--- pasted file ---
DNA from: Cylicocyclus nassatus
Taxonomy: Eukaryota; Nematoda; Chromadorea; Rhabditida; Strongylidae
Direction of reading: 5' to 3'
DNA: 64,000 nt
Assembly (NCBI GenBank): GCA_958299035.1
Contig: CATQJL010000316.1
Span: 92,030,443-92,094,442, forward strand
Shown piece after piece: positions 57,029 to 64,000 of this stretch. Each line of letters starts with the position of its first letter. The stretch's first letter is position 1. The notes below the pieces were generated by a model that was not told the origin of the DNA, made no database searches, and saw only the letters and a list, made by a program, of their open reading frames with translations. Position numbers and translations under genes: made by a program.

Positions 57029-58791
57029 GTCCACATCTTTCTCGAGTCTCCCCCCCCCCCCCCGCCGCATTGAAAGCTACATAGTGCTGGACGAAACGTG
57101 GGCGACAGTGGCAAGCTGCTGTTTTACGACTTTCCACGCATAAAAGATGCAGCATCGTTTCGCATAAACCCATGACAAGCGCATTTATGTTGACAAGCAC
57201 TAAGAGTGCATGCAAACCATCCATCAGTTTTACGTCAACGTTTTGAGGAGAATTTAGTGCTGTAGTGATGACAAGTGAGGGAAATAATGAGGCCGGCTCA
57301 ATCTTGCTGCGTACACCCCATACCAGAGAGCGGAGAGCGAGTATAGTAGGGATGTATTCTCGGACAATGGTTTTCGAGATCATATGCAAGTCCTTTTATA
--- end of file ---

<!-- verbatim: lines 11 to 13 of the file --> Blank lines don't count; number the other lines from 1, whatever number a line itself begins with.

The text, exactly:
57101 GGCGACAGTGGCAAGCTGCTGTTTTACGACTTTCCACGCATAAAAGATGCAGCATCGTTTCGCATAAACCCATGACAAGCGCATTTATGTTGACAAGCAC
57201 TAAGAGTGCATGCAAACCATCCATCAGTTTTACGTCAACGTTTTGAGGAGAATTTAGTGCTGTAGTGATGACAAGTGAGGGAAATAATGAGGCCGGCTCA
57301 ATCTTGCTGCGTACACCCCATACCAGAGAGCGGAGAGCGAGTATAGTAGGGATGTATTCTCGGACAATGGTTTTCGAGATCATATGCAAGTCCTTTTATA